Gabriel Sterling: Biden Needs to ‘Stop Spreading the Lies’ About Georgia Election Laws

US President Joe Biden speaks about gun violence prevention in the Rose Garden of the White House in Washington, DC, on April 8, 2021. - Biden on Thursday called US gun violence an "epidemic" at a White House ceremony to unveil new attempts to get the problem under control. (Photo …
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Gabriel Sterling, the chief operating officer and chief financial officer for the Georgia Secretary of State’s office, published an op-ed Wednesday, calling out President Joe Biden’s lies on Georgia’s voter integrity bill.

Sterling said he made the prediction months ago, “Someone is going to get hurt,” when talking about the misinformation regarding the 2020 election. He said, “I was horrified to see it come true on Jan. 6.”

He claims to be worried again following the reaction to the new election laws in Georgia. “Though I have not received any threats yet, thankfully, that same foreboding is creeping up again as the president of the United States and others once again spread lies about what is going on in Georgia,” he said.

Sterling calls on Biden to stop spreading the lies, saying, “Someone is going to get hurt. Your words matter. The facts matter.”

Sterling said, after the last election, multiple people, including himself and his boss, “received death threats because we would not bend to pressure from one president to alter the outcome of the election. It is disappointing to see the new president engage in similarly dangerous hyperbole.”

The Post has correctly noted, as did Sterling, Georgia’s “new legislation does not decrease early voting hours, though President Biden falsely claimed otherwise.”

Sterling pointed out that the “early voting hours were expanded by adding an extra mandatory Saturday of early voting and continuing to allow Sunday voting.”

He included that “early voting hours must be open from at least 9:00 a.m. to 5:00 p.m.,” which he claims to be “a step up from the ‘normal business hours’ required by previous law.” The new law even allows counties to “extend those hours to 7:00 a.m. to 7:00 p.m., as many have done in the past.”

Sterling pointed out the president last month alleged the bill “makes it a crime to provide water to voters while they wait in line.” He added that “providing gifts of any value to voters to reward them for casting a ballot has been illegal in Georgia for years.” He even mentioned that in the president’s own state, there is an already existing law that is similar to Georgia’s.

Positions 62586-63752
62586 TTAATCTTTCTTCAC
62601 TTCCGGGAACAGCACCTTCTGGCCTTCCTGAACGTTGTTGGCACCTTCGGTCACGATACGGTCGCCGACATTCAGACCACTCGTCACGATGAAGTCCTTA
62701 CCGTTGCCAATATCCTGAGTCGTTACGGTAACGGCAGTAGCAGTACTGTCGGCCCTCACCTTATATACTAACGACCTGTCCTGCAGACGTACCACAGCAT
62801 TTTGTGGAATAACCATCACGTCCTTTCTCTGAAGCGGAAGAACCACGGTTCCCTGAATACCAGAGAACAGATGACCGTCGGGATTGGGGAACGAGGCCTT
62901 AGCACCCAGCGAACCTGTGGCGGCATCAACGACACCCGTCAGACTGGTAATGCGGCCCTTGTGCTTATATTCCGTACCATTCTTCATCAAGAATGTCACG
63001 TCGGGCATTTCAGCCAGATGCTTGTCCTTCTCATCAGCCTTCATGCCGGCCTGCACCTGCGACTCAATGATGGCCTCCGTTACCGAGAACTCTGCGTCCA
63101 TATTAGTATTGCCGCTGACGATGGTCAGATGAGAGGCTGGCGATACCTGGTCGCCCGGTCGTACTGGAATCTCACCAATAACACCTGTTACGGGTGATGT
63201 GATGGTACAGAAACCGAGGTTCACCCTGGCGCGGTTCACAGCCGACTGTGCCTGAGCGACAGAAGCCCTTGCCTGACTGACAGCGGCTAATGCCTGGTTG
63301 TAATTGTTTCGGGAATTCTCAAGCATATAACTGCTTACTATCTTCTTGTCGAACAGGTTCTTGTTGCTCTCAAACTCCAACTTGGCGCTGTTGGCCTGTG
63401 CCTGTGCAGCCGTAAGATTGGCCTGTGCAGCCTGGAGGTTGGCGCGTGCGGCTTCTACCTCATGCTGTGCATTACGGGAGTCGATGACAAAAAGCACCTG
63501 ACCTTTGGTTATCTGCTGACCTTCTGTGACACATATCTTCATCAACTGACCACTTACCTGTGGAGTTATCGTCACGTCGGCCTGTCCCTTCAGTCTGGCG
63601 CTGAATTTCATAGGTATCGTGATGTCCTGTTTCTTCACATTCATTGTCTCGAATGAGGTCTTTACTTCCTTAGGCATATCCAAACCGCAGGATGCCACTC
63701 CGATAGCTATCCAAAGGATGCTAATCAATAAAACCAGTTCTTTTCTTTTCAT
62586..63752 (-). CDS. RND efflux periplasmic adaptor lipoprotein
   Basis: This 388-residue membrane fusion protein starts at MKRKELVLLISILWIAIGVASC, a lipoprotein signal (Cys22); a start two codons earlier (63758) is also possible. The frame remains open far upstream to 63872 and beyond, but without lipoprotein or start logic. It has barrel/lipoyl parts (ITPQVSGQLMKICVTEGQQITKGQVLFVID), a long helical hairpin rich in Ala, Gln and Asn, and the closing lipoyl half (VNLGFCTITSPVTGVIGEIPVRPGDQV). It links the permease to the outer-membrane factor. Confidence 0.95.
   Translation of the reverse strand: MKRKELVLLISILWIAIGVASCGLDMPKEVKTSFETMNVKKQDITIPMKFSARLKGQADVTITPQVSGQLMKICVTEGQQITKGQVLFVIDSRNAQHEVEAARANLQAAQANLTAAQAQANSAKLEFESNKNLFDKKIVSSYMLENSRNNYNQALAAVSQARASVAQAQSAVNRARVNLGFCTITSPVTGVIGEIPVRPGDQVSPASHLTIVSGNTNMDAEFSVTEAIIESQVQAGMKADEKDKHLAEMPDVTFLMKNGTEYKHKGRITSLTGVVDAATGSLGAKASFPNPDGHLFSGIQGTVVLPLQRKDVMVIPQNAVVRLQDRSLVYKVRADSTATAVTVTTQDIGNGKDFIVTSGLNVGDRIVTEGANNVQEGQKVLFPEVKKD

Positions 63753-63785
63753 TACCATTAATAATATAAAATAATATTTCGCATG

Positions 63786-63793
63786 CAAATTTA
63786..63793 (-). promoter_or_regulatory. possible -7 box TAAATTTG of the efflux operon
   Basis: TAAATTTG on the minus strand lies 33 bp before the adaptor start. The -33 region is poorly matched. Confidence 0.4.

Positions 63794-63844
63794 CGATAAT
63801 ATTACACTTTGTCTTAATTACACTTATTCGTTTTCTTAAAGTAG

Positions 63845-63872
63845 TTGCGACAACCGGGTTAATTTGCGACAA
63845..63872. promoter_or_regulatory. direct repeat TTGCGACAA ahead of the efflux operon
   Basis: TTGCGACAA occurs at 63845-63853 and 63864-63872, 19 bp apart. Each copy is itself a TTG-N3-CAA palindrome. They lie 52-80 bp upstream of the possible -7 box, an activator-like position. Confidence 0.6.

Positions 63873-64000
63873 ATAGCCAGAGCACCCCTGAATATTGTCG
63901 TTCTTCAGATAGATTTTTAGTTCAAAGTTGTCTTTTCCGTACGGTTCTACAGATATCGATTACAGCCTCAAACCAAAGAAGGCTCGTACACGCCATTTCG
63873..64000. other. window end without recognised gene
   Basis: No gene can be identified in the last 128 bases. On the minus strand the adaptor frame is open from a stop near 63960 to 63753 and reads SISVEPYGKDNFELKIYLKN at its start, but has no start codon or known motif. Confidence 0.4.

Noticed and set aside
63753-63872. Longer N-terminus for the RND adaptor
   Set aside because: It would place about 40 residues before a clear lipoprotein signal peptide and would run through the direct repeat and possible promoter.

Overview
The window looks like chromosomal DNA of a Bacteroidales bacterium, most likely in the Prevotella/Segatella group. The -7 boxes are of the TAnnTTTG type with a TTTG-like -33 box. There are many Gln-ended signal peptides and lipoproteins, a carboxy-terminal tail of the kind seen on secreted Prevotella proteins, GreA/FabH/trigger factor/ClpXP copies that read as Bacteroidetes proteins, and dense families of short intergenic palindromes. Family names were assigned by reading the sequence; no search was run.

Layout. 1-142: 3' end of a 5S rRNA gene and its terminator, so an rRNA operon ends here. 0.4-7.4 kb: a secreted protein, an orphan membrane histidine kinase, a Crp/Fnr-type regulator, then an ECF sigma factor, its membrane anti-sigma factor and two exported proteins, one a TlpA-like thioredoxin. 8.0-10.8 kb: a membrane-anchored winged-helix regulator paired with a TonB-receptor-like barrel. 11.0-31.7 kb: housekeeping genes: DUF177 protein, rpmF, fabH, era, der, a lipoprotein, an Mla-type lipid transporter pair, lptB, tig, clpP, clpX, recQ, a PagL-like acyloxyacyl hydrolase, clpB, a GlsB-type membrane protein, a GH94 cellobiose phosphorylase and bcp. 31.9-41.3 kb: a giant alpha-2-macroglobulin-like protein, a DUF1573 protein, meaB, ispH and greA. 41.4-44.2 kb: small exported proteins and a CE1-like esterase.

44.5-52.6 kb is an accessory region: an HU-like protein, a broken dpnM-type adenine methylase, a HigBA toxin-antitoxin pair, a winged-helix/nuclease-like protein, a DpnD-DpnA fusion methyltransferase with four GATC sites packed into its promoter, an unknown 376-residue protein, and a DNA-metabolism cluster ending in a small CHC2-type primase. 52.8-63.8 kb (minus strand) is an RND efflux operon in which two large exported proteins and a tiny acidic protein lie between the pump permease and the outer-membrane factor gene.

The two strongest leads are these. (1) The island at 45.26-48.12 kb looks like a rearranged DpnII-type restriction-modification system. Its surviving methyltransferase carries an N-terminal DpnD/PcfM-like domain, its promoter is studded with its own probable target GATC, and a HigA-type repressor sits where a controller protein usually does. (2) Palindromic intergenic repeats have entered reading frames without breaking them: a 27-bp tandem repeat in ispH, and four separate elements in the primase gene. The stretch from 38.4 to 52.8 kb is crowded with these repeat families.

Sterling continued to explain why the president is wrong for spreading false information:

The president has also said that adding a photo ID number requirement to absentee ballots “adds rigid restrictions . . . that will effectively deny the right to vote to countless voters.” Leaving aside that majorities of Black voters and Georgia Democrats support the added security measure, studies show that photo ID laws don’t decrease turnout.

In an ironic twist, Democrats who now decry adding photo ID numbers sued to get rid of the signature match process for absentee ballots last year, arguing it was subjective. Photo ID numbers are as objective as it comes. They are also widely available. Ninety-seven percent of Georgia voters have a driver’s license or a free state voter ID. Almost all have a Social Security number, the last four digits of which can now be used to cast an absentee ballot thanks to the new law.

Another wild allegation is that changes to the State Election Board allow the legislature to overturn elections. That is false. There is nothing in the bill that allows that and nothing within the Georgia code that gives the election board, let alone the legislature, the power to overturn an election. The law allows the board to remove top elections officials of poorly performing counties after a lengthy review and appeal process. That can be used for elections officials who chronically fail to address long lines, lose absentee ballot applications or mismanage the process overall.

Sterling said, “The law removes the secretary of state, an accountable representative of the people of Georgia, from the election board and replaces him with an unaccountable appointee of the legislature or governor, but makes it clear: “This isn’t voter suppression.”

Democrats have clearly realized this is a potential fundraising tactic regardless of the impact on voter confidence,” he wrote, adding the president has maintained numerous times, “This is Jim Crow in the 21st century.”

He wonders why a law that has been championed by election experts saying the law “expands voting access to all Georgians” could be compared to something like Jim Crow, which was “historical effort to disenfranchise and oppress black Americans.”

Sterling said the law is written differently than he would have had it written, but the law “is not what President Biden claims.” He added that everyone should “turn down the rhetoric” no matter what side you’re on, “let’s tell the truth,” and “let’s make elections boring again.”

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